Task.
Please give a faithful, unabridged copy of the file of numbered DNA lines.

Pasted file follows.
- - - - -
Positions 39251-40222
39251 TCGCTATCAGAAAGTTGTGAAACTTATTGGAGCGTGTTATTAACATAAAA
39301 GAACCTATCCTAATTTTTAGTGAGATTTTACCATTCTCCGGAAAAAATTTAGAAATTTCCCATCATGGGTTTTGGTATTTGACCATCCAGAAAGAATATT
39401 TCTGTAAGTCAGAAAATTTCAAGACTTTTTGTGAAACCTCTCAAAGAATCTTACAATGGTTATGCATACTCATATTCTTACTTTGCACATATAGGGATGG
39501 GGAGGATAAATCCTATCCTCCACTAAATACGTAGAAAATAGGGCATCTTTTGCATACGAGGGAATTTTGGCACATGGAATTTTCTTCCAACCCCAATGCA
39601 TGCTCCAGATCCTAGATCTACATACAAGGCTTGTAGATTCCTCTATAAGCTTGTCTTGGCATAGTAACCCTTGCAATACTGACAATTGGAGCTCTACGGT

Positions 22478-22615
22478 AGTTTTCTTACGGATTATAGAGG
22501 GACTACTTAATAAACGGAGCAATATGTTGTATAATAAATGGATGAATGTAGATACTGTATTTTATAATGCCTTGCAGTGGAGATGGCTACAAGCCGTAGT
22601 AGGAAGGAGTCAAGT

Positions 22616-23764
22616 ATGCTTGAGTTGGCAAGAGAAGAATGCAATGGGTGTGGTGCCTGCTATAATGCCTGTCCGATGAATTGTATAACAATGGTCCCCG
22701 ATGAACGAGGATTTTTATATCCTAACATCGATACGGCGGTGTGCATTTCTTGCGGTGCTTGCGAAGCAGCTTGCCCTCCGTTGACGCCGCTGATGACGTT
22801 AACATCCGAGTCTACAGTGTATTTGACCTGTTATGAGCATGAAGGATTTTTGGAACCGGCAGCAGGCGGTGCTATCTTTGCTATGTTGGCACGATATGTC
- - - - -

Positions 39251-40222
39251 TCGCTATCAGAAAGTTGTGAAACTTATTGGAGCGTGTTATTAACATAAAA
39301 GAACCTATCCTAATTTTTAGTGAGATTTTACCATTCTCCGGAAAAAATTTAGAAATTTCCCATCATGGGTTTTGGTATTTGACCATCCAGAAAGAATATT
39401 TCTGTAAGTCAGAAAATTTCAAGACTTTTTGTGAAACCTCTCAAAGAATCTTACAATGGTTATGCATACTCATATTCTTACTTTGCACATATAGGGATGG
39501 GGAGGATAAATCCTATCCTCCACTAAATACGTAGAAAATAGGGCATCTTTTGCATACGAGGGAATTTTGGCACATGGAATTTTCTTCCAACCCCAATGCA
39601 TGCTCCAGATCCTAGATCTACATACAAGGCTTGTAGATTCCTCTATAAGCTTGTCTTGGCATAGTAACCCTTGCAATACTGACAATTGGAGCTCTACGGT

Positions 22478-22615
22478 AGTTTTCTTACGGATTATAGAGG
22501 GACTACTTAATAAACGGAGCAATATGTTGTATAATAAATGGATGAATGTAGATACTGTATTTTATAATGCCTTGCAGTGGAGATGGCTACAAGCCGTAGT
22601 AGGAAGGAGTCAAGT

Positions 22616-23764
22616 ATGCTTGAGTTGGCAAGAGAAGAATGCAATGGGTGTGGTGCCTGCTATAATGCCTGTCCGATGAATTGTATAACAATGGTCCCCG
22701 ATGAACGAGGATTTTTATATCCTAACATCGATACGGCGGTGTGCATTTCTTGCGGTGCTTGCGAAGCAGCTTGCCCTCCGTTGACGCCGCTGATGACGTT
22801 AACATCCGAGTCTACAGTGTATTTGACCTGTTATGAGCATGAAGGATTTTTGGAACCGGCAGCAGGCGGTGCTATCTTTGCTATGTTGGCACGATATGTC